A woman who was denied a care plan after the Ontario government raised the cost of emergency services after a deadly wildfire last summer has been offered a new plan that could cover her $1,500 out-of-pocket costs, even though the government says it will not allow her to enroll in the plan.
Melissa Buss, 38, who lives in an apartment complex in Mississauga, was denied the $5,000-a-month, six-month plan that is the only option available to those with chronic medical conditions such as arthritis or heart conditions, a Globe and Mail review has found.
The woman was unable to access the plan because of the lack of funds in her income.
The government says the plan is only available to people with income between $50,000 and $150,000.
But the woman’s insurance company told her she could only apply if she could afford to pay the higher costs of the plan and that her income would be capped at $75,000 a year.
The Globe and Mayors of Ontario is the provincial agency that administers the province’s social assistance program, the Ontario Disability Support Program.
But Buss said the government refused to provide her with a plan that meets her needs and has been demanding that she enroll in it, as the province does not allow people with severe disabilities to do so.
Buss was born with severe epilepsy, but her parents had insurance through their pension plan that was bought through the plan administrator, said her lawyer, Mike Hirsch.
They were told they had to pay $8,000 per month for the premium to keep their plan up.
Buses’ lawyer said the insurance company was asking for a rate of $1.50 a month, which would have been a substantial increase over the $1 a month that was being asked of Buss for the plan that they were offered by her insurance company.
“I don’t think she is getting any relief from the government,” said Hirsch, whose firm represents the Buss family.
Bursam is being represented by lawyer Gary McElroy.
The province said it is working to expand the availability of care in the emergency room, but has been slow to do this because of concerns about its own finances.
“It’s a very difficult time for all of us,” said Public Safety Minister Vic Toews.
“We need more help from the provinces, and we’re going to continue to work to ensure that we have the resources we need.”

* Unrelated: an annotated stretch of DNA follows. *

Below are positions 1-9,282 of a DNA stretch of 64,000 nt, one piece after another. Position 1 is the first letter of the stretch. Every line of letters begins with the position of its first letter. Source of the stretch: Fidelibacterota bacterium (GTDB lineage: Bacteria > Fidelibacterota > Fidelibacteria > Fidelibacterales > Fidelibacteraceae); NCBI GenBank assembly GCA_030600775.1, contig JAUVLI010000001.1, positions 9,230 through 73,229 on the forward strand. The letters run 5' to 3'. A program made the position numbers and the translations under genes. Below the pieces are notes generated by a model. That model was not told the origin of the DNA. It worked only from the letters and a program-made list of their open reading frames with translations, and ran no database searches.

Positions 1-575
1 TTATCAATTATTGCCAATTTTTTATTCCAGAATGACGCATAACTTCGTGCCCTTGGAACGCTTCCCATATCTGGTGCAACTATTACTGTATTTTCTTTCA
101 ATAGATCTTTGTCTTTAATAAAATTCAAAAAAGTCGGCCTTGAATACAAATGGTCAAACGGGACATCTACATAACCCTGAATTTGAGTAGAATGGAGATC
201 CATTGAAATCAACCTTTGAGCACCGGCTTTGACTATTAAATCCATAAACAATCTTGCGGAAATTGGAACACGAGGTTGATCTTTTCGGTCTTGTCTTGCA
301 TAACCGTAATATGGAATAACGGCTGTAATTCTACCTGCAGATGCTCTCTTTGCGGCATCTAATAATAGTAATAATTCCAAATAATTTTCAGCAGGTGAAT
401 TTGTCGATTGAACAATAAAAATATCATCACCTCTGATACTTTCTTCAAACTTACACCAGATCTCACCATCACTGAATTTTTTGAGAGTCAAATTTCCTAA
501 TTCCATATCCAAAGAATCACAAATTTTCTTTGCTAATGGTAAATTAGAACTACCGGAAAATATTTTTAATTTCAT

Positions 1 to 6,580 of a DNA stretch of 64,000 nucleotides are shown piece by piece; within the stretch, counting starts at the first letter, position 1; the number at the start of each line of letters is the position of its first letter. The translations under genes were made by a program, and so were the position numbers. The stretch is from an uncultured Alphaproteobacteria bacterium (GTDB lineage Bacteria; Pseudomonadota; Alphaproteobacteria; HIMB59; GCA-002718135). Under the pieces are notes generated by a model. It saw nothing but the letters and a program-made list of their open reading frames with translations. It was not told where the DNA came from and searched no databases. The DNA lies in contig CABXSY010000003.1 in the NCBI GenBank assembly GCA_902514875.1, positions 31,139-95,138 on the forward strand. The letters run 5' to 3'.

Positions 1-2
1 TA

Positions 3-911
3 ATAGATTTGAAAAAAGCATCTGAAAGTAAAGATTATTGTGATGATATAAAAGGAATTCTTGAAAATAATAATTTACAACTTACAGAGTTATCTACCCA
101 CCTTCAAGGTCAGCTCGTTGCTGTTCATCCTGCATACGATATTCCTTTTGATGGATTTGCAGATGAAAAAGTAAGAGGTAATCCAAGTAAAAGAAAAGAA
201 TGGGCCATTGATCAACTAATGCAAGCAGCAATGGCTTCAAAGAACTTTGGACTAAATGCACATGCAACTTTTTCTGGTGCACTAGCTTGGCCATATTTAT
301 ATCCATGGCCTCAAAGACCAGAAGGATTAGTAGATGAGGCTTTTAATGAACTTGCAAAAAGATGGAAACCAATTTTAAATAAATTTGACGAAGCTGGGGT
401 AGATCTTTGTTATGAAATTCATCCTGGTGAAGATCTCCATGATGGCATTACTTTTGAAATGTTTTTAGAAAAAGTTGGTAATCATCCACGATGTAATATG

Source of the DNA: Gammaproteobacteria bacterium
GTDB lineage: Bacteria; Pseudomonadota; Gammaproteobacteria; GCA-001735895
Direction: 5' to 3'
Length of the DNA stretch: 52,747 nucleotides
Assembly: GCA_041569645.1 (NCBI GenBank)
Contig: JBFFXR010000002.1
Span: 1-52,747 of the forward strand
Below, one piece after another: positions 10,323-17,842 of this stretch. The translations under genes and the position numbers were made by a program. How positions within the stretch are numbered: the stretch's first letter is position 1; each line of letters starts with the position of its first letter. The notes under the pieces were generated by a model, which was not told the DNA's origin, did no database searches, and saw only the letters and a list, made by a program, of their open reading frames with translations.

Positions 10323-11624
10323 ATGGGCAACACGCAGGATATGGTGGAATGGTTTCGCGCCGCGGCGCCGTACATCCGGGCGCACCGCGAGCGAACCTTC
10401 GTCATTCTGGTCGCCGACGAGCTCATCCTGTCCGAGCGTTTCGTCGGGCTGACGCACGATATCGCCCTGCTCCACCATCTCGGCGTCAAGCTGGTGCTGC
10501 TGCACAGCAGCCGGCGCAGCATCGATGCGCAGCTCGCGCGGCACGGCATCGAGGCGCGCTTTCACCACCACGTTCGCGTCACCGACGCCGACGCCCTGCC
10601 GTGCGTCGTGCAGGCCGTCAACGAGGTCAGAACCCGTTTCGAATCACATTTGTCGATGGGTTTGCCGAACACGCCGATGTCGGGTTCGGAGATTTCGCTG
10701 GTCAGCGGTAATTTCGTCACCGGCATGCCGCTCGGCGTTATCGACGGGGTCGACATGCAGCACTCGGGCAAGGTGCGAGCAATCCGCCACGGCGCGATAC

In addition to Buss’s medical needs, the government is trying to ensure other people in the province, including children, are not left out of the plans because the government doesn’t want people to be unable to pay their medical bills.
The plan is available to anyone who can prove they are not eligible for provincial disability payments and can afford it, although it is not mandatory for anyone to enroll.
A spokesperson for the Ontario Human Rights Commission said the commission has received complaints about the way the government has treated Buss.
“The Commission has made inquiries to ensure the Ontario system is in compliance with the Human Rights Code,” the spokesperson said in an email.
“Our concerns are about the manner in which the Ontario plans are administered and administered in order to ensure equal access to care for all Ontarians.”
The government’s response to Bursams concerns is not the first time it has been accused of failing to do its job.
Earlier this year, the province announced that it would not allow a woman to enroll into its emergency care plans.
In June, it changed the rules that make it possible for people with chronic conditions to get health insurance through the program, saying it would require them to prove they have severe disabilities.
A federal appeals court found the change was arbitrary and violated the rights of people with disabilities to a standard of care and to access health care.
With files from The Canadian Press